Cost-effectiveness analysis (CEA) is the economic evaluation method that is typically preferred by health technology assessment agencies. Quality-adjusted life years (QALYs) – a composite measure of quality and quantity of life – are often used as the measure of benefit in a CEA. The quality of life component requires health state utilities, which are anchored at one (indicating full health) and zero (indicating being dead).
Our new paper explores the evidence currently being used to allocate budgets between public sector activities in the UK and its limitations. We argue that there is much that can and should be done to improve the evidence base to inform the allocation of public sector budgets across portfolios. We propose a pragmatic approach to measure and value disparate public sector outputs in a commensurate manner.
In a new OHE Research Paper, Chris Sampson, David Parkin, and Nancy Devlin consider whether ‘dead’ must be used as an anchor in health state valuation. The authors are looking for feedback from readers to inform future research.
"Methods for Analysing and Reporting EQ-5D Data" is the first published guide on how to analyse data produced by the EQ-5D. The official launch of this new, open-access book will take place as an online event on Tuesday 15th December, 13.00-14.00 GMT.
By convention, values for generic ‘preference-based’ measures, such as the EQ-5D, are anchored at 1 = full health and 0 = dead. This paper challenges the assumption that anchoring health state values at ‘dead = 0’ is a necessary condition for values to be used in quality-adjusted life year (QALY) estimation. The authors consider five propositions, using narrative review of the literature and conceptual explication of the problem:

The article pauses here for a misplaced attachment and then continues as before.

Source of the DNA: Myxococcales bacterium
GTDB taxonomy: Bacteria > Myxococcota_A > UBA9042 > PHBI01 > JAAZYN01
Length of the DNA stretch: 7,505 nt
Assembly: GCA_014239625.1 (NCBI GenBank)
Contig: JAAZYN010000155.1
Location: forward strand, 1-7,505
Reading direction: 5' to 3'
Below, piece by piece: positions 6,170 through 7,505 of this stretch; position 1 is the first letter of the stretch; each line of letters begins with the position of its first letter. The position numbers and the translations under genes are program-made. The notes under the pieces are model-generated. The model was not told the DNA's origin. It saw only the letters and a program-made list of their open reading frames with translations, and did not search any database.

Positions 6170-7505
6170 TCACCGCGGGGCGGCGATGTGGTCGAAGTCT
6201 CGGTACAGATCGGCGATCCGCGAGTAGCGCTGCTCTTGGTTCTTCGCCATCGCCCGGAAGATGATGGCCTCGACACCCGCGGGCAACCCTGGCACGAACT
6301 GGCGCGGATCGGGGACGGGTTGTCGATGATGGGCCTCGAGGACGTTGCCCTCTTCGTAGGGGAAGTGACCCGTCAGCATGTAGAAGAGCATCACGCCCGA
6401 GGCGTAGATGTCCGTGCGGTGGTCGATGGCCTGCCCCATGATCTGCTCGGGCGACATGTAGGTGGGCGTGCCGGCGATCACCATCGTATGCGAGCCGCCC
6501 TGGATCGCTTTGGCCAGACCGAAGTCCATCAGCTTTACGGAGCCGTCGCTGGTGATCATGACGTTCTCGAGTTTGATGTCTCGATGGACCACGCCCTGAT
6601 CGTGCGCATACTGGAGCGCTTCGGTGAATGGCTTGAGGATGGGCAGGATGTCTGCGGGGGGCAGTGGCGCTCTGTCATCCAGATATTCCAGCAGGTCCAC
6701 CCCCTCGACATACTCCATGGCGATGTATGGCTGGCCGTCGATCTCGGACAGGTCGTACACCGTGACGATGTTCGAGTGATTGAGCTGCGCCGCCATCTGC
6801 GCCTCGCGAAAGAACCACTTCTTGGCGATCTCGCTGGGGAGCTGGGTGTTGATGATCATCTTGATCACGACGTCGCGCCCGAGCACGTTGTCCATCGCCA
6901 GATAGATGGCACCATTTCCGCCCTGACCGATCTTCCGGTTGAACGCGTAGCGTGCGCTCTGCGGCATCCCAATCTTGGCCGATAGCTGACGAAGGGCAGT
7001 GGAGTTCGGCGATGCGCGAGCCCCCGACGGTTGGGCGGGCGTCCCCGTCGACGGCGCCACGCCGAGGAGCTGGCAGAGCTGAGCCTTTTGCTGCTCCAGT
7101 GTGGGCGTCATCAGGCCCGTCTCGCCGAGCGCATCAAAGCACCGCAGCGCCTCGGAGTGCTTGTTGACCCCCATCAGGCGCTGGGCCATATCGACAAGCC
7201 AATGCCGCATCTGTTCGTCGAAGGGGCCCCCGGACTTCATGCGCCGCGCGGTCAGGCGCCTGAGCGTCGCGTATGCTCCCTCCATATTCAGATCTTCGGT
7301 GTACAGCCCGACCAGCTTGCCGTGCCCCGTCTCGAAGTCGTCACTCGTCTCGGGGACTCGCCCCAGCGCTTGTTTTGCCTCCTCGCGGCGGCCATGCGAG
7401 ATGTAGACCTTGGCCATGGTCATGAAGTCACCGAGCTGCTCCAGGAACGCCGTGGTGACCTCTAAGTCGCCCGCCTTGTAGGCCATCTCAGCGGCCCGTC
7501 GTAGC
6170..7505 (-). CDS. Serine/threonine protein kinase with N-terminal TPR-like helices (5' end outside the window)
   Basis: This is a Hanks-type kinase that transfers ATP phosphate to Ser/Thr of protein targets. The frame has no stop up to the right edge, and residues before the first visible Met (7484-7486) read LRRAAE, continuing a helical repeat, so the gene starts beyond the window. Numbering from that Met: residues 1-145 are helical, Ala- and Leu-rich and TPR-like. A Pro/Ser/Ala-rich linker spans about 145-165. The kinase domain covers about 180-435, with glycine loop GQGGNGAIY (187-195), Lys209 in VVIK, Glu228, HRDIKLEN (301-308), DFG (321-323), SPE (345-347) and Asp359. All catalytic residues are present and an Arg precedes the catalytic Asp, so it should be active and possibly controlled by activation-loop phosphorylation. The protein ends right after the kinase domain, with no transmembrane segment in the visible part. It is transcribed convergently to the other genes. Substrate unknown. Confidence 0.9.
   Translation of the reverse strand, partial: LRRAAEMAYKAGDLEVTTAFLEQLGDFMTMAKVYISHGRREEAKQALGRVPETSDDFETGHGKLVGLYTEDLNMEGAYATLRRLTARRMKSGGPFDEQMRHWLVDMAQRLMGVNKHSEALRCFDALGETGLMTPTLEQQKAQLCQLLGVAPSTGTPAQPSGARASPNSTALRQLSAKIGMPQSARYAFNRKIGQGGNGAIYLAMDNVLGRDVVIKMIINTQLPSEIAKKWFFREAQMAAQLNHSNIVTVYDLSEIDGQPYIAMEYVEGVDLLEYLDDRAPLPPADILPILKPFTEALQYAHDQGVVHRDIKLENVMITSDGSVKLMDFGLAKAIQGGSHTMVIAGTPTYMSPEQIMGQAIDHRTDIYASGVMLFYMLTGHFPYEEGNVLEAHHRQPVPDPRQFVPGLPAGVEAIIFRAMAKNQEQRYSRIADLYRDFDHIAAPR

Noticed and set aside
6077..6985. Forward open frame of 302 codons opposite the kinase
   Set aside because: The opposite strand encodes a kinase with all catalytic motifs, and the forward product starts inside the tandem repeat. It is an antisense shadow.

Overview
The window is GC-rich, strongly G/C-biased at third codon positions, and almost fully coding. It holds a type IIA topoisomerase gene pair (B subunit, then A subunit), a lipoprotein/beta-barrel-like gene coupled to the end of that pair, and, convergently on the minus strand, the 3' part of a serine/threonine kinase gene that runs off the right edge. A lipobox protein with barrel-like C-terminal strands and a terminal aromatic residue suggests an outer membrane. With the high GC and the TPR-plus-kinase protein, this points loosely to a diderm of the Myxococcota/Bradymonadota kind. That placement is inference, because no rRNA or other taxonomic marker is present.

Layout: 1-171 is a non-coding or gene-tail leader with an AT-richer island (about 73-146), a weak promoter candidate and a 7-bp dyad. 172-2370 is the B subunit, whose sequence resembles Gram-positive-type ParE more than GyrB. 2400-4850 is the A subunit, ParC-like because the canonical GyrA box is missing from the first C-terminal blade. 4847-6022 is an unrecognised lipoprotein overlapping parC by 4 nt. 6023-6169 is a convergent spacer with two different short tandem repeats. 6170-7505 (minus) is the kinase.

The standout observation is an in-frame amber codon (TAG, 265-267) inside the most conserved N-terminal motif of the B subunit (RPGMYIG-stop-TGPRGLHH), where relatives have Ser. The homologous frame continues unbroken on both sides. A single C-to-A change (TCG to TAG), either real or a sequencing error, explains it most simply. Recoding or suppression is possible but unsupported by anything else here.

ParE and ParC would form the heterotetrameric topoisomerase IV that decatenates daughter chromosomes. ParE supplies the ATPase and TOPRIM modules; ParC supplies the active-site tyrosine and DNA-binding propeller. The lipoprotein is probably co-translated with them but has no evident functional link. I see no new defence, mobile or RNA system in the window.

The Virtual ISPOR Europe 2020 will be commencing next week. A number of OHE researchers will be in attendance to present their research.
With the theme Improving Health: Establishing Incentives and Sharing Value, Virtual ISPOR Europe 2020 will question the fundamental conventions around value, risk, rewards, and the role of public and private sectors.
As the world is figuring out how to deal with COVID-19, it is worth taking stock of the broader value that existing vaccines bring to societies suffering from this pandemic. We illustrate this broader value by considering how existing vaccines can help protect people from other respiratory conditions or from COVID-19 co-infections and relieve overburdened healthcare systems.
Berdud, Drummond and Towse (2020) propose a method for establishing a reasonable price for an orphan drug. Assuming prices for drugs are set according to incremental value, they propose adjustments to a payer’s ‘normal’ cost-effectiveness threshold (CET) for non-orphan drugs to ensure orphan drug developers achieve no more than the industry-wide rate of return. Adjustments are calculated for differences in R&D costs and population sizes.
This presentation to the Australian Society for Antimicrobials (ASA) meeting in Melbourne, on 27th February 2020 draws on OHE research, funded by the Wellcome Trust, on adapting HTA methods and contracting for new antibiotics. It analyses UK (NICE and NHSE) plans to introduce a subscription model (delinking use of new antibiotics from payments for making the products available) and suggests that Australia could also pilot such an approach.